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BOJ eases grip on ultra-loose monetary policy


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Inflation is not going to happen.

Tax level to raise.

And buying power is surely to decrease as yen will go down the hill on a long term trend.

Be prepared with a population going to lose 40 millions persons in about 30 years.

-5 ( +4 / -9 )

Too little too late Japan with BOJ is doomed.

It isnt, but it definitely doesnt hurt to diversify your assets.

4 ( +5 / -1 )

Inflation is not going to happen.

If this is true then, what do you think this is?

And buying power is surely to decrease as yen will go down the hill on a long term trend.

That's inflation.

7 ( +7 / -0 )

An early step toward policy normalization, it would seem.

2 ( +4 / -2 )

BOJ eases grip on ultra-loose monetary policy

This "title" makes zero sense. "Ultra-loose" police, means no grip what so ever.

2 ( +5 / -3 )

Inflation is not going to happen.

huh? What do you call the increase, across the board, in costs? We are in the middle of an inflationary economy with zero wage growth, which is going to kill the average consumer here.!

3 ( +7 / -4 )

@Yubaru - Then you don't understand the definition of 'ultra-loose' in this context.

-2 ( +3 / -5 )

I wonder if the writer understands what she’s writing about.

3 ( +3 / -0 )

An overly convoluted way of saying the BOJ did nothing

2 ( +6 / -4 )

They didn't 'do' nothing, as you will have seen the effect on the currency. The less they defend yields now, the stronger the Yen will become especially if inflation slows down in the US and the FRB tapers rate increases.

-2 ( +2 / -4 )

The market players internationally just do not understand the Japanese. When the BOJ says they may take action, they actually believe them!

-2 ( +3 / -5 )

Half or more read the headline and thought the BoJ lost money somewhere. Where did they loose it?

0 ( +1 / -1 )

The Yen should be more like 180 to the US

dollar. There is nothing happening in Japan at the moment. A lazy country riding on the coat tails of the United States.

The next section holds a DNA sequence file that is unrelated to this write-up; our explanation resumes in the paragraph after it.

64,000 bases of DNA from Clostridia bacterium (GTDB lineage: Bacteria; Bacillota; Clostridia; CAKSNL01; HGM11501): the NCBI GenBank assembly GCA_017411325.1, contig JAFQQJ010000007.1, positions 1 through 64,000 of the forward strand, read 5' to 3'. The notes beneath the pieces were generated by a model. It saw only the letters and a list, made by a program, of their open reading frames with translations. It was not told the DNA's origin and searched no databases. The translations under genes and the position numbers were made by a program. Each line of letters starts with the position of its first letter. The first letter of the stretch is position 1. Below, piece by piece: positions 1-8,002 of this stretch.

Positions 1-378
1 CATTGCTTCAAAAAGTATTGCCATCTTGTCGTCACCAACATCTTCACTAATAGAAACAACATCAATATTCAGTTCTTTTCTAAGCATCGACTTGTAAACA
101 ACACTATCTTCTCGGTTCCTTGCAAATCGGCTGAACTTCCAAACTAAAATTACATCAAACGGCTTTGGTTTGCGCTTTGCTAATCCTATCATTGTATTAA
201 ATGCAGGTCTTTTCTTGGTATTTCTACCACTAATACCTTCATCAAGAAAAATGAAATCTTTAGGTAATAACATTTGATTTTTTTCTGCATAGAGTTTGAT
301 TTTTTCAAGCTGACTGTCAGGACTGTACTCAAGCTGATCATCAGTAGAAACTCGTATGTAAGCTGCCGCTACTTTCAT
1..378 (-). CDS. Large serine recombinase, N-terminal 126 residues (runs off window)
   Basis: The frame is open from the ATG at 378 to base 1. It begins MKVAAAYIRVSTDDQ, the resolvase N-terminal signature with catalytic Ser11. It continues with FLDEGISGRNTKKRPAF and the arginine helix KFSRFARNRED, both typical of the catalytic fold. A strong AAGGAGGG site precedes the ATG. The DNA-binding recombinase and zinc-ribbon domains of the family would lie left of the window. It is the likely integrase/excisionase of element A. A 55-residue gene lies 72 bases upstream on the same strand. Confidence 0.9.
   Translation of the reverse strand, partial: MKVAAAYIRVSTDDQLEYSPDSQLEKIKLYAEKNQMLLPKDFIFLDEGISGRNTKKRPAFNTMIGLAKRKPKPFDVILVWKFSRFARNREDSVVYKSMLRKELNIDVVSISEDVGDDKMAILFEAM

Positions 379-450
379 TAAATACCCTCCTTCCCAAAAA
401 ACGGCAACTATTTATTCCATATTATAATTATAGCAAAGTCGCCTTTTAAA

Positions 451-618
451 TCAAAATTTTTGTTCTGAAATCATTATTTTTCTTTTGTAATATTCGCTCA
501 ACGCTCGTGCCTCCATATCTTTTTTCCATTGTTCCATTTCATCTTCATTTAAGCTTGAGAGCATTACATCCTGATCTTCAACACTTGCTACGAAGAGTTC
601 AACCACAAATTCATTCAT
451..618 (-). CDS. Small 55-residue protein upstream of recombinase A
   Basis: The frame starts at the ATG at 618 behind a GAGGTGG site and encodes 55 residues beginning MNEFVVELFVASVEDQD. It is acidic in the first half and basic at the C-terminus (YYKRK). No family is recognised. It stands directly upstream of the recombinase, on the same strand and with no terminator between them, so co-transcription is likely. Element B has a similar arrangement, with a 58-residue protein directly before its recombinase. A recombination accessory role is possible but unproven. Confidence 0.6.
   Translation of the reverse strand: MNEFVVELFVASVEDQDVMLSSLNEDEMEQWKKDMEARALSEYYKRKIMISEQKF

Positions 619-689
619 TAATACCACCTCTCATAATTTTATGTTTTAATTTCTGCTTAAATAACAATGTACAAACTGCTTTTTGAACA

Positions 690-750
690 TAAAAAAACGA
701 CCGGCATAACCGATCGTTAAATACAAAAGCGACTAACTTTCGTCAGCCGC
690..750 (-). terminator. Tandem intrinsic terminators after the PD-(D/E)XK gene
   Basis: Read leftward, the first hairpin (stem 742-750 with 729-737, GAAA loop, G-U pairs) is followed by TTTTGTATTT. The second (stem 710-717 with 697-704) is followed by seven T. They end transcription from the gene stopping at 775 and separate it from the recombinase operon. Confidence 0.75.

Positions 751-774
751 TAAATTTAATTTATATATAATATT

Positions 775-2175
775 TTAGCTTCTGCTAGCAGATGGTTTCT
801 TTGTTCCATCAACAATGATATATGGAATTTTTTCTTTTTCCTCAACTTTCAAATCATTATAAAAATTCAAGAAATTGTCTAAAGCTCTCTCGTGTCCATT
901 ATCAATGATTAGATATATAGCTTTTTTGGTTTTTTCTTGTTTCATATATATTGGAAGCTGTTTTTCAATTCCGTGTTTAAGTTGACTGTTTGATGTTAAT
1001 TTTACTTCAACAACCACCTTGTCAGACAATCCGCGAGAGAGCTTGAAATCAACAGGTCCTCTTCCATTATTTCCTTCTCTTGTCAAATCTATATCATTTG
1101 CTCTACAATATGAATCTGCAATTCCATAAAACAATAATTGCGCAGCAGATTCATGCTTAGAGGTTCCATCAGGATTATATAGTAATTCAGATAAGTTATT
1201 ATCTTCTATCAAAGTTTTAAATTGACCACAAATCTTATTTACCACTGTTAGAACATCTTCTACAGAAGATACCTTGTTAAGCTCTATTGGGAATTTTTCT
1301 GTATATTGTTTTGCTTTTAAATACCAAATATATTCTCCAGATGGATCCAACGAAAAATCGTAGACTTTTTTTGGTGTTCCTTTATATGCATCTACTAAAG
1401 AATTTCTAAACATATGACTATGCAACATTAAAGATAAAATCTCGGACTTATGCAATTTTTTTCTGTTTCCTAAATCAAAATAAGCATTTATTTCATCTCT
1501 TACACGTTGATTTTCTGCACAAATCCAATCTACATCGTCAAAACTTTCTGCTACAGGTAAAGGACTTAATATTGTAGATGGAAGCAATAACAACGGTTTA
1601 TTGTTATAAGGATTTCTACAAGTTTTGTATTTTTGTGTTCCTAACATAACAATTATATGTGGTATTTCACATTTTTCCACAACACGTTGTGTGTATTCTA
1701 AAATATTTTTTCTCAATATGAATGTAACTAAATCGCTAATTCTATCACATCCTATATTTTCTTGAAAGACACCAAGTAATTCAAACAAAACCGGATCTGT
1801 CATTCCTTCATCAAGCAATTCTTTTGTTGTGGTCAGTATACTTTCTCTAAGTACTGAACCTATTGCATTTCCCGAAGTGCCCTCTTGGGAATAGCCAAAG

-2 ( +2 / -4 )

Japan should not be listed as the second largest economy in the world. Its proposed new minimum wage of a little over seven dollars an hour is criminal. Japan’s industrial complex is thriving off the backs of its blue-collar workers. In reality part time workers and females are paid less than the proposed minimum wage. In California alone, for example, the minimum wage is over $15 an hour. In China, the world’s largest economy after the US, the minimum wage is on par with Japan but his pension system is a farce. Chinese citizens must work into their 80s to make ends meet even with their pensions from their communist leaders in Beijing. Chinese communism has lost its way for there is a great disparity from its fat cat bureaucratic leaders throughout the provinces and the common workers in the villages. In this perspective Japan is one step ahead of China but miles behind America.

0 ( +2 / -2 )

@onedragon: Dollar/Yen should be 180? Why? It's headed back to 130 if anything and unless there is an explosion in US inflation and further rate rises there, we may not see 145 again this year.

-1 ( +2 / -3 )

Well let's see, so we will has a little higher prices on imported goods, but, Japan is seeing a trade surplus and an influx of investment from outside Japan.

I for one would rather forego a few expensive items even if my favourite imported foods become an even rarer occasional luxury than have to deal with the higher end higher interest rates we are seeing in other countries.

Higher interest rates will mean higher mortgages, leading to higher rents as landlords pass on the increase to tenants.

Companies will pay more to borrow and pass that on to consumers.

We are seeing this playout in North America and other places, as the interest rates are hiked to curb inflation but all it seems to do is increase the cost of everything.

So the choice is a little inflation with a trade surplus and foreign investment coming in or raising rates a higher yen, mortgages and rents increase losing the trade surplus and ending foreign investment coming in.

Let's face it the rapid interest rates increase has done nothing to curb inflation in North America and they keep increasing it with little or no positive results.

-1 ( +0 / -1 )

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